Bedbound in her attic room beneath the falling rain, in the margin between this world and the next, Plain Ruth Swain is in search of her father, Virgil. To find him, enfolded in the mystery of ancestors, Ruthie must first trace the jutting jaw lines, narrow faces, and gleamy skin of the Swains from the restless Reverend Swain, her great-grandfather, to her grandfather Abraham, and finally to Virgil, through wild, rain-sodden history, exploits in pole-vaulting and salmon-fishing, poetry,and the 3,958 books piled high beneath the skylights in her room. Her funny, meandering narrative sings, moves, and irrevocably inspires.
"*Starred Review* From her boat-shaped bed in the attic room of her family's County Clare thatched-roof home, invalid Ruth Swain tries to uncover the secret of her father's tortured life. She is surrounded by the thousands of books he devoured, everything from Dostoyevsky to Dickens, Garcia Marquez to Galsworthy. In the stories of others, Ruth hopes to find her own family's story, which begins with her rigidly religious great-grandfather, who set in motion the Swain quest for impossibly high standards. The failure to meet them will resonate for generations, culminating in the struggles of her father, Virgil, a dreamer and fisherman, the Irish prerequisites for becoming a poet. His inspiration arrived the night Ruth and her twin brother, Aeney, were born; it died the day Aeney drowned. Now housebound with a mysterious ailment, Ruth wants to write her father's story in a book of her own before she dies. You can smell the peat burning and feel the ever-present mist in acclaimed Irish novelist Williams' (John, 2008) luscious paean to all who lose themselves in books. Williams captures the awe and all of Ireland its myths and mysteries, miseries and magic through the pitch-perfect voice of a saucily defiant young woman who has witnessed too much tragedy but who clings devotedly to those she's lost.--Haggas, Carol Copyright 2014 Booklist"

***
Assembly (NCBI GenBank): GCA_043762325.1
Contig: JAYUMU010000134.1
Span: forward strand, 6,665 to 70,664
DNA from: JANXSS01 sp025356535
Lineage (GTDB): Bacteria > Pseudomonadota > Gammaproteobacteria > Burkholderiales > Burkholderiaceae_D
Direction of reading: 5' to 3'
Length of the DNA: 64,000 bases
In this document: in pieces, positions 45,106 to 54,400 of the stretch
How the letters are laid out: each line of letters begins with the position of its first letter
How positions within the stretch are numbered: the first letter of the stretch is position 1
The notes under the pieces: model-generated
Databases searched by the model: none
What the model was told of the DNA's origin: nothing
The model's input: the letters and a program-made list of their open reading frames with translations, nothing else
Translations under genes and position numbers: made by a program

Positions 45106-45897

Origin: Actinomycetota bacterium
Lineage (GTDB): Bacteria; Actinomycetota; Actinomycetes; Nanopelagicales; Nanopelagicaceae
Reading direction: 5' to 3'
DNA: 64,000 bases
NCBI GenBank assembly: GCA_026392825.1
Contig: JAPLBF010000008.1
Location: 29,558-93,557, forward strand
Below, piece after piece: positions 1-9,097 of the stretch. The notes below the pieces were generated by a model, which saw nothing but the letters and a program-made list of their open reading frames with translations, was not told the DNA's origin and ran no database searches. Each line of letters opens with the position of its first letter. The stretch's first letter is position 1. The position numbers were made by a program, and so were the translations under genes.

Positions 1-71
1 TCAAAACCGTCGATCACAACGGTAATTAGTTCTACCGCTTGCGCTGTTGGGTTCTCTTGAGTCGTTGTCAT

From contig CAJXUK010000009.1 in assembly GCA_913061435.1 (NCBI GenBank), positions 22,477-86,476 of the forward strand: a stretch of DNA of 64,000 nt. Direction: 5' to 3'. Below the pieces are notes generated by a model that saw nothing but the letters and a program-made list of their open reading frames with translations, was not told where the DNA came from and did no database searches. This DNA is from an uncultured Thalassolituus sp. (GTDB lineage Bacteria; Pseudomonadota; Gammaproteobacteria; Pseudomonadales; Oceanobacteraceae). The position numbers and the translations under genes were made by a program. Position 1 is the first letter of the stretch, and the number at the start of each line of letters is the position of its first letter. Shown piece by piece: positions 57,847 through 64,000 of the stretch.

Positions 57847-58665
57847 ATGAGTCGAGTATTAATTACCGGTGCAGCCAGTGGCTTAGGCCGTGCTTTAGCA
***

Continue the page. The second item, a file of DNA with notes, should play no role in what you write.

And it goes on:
From Booklist, Copyright (c) American Library Association. Used with permission.
Publisher's Weekly Review:
"Playwright, novelist, and nonfiction writer Williams's (Four Letters of Love) new novel has a unique voice and a droll, comic tone that takes a surprising, serious turn. Ruthie Swain collapsed at college ("I have had Something Amiss, Something Puzzling, and We're Not Sure Yet"), and is now confined to her bed at home in Ireland. Her father was a poet who left her an enormous quantity of books when he died, and she tries to find her way back to him through those books. Ruthie has a self-deprecating view of herself and the world, as well as a wry sense of humor. She uses literature to orient herself, searching for and creating connections in theory, while keeping the world around her, and the adoring Vincent Cunningham, at arm's length. The novel's "big secret" is obvious early on, and, therefore, the reveal is more of a relief than a surprise. One never buys that Ruthie is really sick-it comes across more as a Victorian lady's psychosomatic problem than actual illness, even when the doctors sigh and shake their heads over blood work and send her to Dublin for treatment. The energy, tone, and premise of the book work well; the decision to view Ruthie's experiences through the lens of literature pays off. And though the novel doesn't have a strong resolution, Williams makes so many good stylistic and storytelling choices that his latest is well worth the read. (May) (c) Copyright PWxyz, LLC. All rights reserved."
(c) Copyright PWxyz, LLC. All rights reserved